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Behind the lens: 100-year-old photos of modern Olympians


With a smartphone and the right app, any of us can take retro-looking photos.

But Times photojournalist Jay L. Clendenin took retro to a new level with his photographs of U.S. Olympians. And, he said, it was a "creatively rejuvenating experience."

Clendenin took black-and-white images on film to juxtapose with his digital color portraits. But that wasn't all. As he explains in a post on The Times' Framework blog, he used a 4-by-5-inch field camera outfitted with a 100-year-old lens. He then developed the black-and-white images in a makeshift darkroom in his bathroom.

The darkroom setup wasn't ideal; Clendenin noted that some of the photos ended up with fingerprints on them, while others had fixer stains. But, "it was a fun process."

Times photojournalist Jay L. Clendenin took retro to a new level with his photographs of U.S. Olympians.Some of the images, such as those of fencer Alexander Massialas or the Men's Four rowing team (at right), look as though they could be from another era. In others, corporate swooshes on the athletes' clothing give away the modern time element. 

Clendenin said the process forced him to slow down and think about each frame. He wrote on Framework:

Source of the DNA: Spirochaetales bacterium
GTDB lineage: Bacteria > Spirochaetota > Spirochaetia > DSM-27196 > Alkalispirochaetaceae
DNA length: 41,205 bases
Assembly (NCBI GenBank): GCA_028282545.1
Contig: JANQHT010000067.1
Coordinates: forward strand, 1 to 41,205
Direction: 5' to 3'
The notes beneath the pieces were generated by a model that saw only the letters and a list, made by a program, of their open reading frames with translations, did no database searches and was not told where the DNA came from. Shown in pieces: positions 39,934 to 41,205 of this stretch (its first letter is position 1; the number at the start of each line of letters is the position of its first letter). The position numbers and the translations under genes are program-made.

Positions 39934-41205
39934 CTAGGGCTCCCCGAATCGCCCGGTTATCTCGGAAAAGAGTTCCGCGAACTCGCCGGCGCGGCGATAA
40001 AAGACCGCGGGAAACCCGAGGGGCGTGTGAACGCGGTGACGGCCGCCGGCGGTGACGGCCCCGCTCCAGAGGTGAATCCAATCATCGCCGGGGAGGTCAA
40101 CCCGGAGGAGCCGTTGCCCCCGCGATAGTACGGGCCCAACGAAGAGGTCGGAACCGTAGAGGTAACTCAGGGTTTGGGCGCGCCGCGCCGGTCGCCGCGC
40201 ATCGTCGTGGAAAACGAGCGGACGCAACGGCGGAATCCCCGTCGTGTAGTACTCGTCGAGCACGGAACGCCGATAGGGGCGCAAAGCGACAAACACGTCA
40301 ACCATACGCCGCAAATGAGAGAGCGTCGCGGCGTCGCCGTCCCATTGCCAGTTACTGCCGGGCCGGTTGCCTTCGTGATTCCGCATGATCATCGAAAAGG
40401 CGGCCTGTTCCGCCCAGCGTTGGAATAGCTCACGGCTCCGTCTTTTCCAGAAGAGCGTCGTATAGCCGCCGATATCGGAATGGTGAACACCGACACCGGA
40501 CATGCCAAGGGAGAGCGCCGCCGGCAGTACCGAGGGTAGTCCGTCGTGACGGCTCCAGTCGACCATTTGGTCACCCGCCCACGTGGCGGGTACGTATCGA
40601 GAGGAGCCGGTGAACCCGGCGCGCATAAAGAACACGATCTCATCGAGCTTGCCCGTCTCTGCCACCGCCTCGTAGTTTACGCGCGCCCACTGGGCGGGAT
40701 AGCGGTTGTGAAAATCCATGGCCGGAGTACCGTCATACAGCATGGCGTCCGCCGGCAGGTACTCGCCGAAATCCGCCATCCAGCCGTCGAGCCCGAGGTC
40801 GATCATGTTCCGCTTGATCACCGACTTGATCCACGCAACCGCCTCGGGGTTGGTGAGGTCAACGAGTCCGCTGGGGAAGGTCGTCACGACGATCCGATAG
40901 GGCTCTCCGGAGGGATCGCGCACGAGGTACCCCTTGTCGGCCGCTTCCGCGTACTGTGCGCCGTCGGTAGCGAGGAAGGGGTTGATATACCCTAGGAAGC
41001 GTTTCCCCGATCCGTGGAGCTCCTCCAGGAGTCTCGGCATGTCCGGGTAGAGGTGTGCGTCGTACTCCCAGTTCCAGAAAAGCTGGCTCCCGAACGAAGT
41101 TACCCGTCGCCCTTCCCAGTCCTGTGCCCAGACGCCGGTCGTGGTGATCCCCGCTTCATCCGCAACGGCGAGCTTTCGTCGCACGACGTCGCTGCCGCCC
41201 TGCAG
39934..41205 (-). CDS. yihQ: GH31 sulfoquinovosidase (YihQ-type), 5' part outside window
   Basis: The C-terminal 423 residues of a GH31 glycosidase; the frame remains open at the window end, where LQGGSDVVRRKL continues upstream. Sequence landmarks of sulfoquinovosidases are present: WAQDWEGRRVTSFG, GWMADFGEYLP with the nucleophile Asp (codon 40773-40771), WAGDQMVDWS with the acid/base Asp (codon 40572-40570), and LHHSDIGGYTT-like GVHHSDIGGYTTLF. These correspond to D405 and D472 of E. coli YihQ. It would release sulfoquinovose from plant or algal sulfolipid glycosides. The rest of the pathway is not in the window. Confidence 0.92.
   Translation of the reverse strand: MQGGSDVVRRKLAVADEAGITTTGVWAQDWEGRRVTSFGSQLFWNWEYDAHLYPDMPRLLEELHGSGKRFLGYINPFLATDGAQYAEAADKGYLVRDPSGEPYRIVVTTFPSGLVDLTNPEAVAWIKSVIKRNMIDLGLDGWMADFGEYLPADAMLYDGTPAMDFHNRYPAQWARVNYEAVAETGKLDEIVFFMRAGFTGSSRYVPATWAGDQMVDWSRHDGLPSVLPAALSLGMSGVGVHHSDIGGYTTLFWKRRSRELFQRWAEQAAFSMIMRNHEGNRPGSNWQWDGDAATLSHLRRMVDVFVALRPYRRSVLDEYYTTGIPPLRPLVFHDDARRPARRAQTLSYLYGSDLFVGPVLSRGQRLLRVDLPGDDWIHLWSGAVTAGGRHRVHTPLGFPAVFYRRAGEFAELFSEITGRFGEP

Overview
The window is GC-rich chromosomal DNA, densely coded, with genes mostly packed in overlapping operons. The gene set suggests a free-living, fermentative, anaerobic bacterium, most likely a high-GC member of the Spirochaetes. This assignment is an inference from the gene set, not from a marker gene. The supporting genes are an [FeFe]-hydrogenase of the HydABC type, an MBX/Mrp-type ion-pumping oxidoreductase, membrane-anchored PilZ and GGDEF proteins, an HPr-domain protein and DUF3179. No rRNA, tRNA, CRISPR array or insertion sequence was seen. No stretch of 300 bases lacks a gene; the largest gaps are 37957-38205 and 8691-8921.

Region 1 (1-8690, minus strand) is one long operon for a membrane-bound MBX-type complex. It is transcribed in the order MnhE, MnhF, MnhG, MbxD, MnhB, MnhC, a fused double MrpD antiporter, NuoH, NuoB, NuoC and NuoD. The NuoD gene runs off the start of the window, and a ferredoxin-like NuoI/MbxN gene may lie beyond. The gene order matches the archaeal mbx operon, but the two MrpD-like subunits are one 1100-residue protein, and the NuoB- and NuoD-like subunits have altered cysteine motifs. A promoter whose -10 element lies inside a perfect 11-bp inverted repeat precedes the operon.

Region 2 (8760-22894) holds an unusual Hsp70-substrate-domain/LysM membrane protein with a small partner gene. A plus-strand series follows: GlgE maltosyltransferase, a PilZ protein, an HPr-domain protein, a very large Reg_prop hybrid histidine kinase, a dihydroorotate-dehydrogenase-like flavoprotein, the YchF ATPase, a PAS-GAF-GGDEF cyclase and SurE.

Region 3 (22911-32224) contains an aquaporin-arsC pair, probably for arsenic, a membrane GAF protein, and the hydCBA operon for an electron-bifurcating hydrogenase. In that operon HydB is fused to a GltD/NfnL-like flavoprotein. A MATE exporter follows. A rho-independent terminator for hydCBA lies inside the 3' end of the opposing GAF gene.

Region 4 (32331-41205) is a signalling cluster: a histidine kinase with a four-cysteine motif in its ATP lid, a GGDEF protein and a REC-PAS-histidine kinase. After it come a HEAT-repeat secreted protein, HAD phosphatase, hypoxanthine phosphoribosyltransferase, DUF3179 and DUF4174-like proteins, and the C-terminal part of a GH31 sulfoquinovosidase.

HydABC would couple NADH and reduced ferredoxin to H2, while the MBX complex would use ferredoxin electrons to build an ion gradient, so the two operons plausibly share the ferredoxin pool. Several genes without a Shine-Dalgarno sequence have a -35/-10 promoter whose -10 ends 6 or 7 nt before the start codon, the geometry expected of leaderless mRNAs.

"The process was cumbersome and filled with experimentation. ... But shooting the large-format film was a relaxing and, most important, creatively rejuvenating experience."

"I was reminded of the creative serendipity that comes with shooting film: I couldn't look at the back of the camera and see what had just happened when I took that picture! ... Though there are obvious downsides to not seeing if your timing and composition were precise, I enjoyed the challenge and reveled in the 'mistakes' that happened along the way."

The black-and-white photos were published in the center spread of the initial London 2012 section, on July 27. The images with their corresponding color shots are on Framework.

-- Deirdre Edgar

Photo: Scott Gault, left, Charlie Cole, Henrik Rummel and Glenn Ochal make up the U.S. Men's Four rowing team. Credit: Jay L. Clendenin / Los Angeles Times

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Comments (1)

As someone who occasionally shoots 4x5, I can tell you what you did takes a lot of work - especially in the heat and sun of S. California.

Personally, given the once in a lifetime nature of shooting Olympians before the biggest moment of their lives, I would have shot actual black and white film (rather than trendy paper negatives) and passed the processing and printing off to one of the handful of pro labs who still work in black in white here in Los Angeles such as Shulman Photo, Icon, or A&I.

Nevertheless, the processing errors are quaint in our digital era - but would have been considered sloppy darkroom work in the past.

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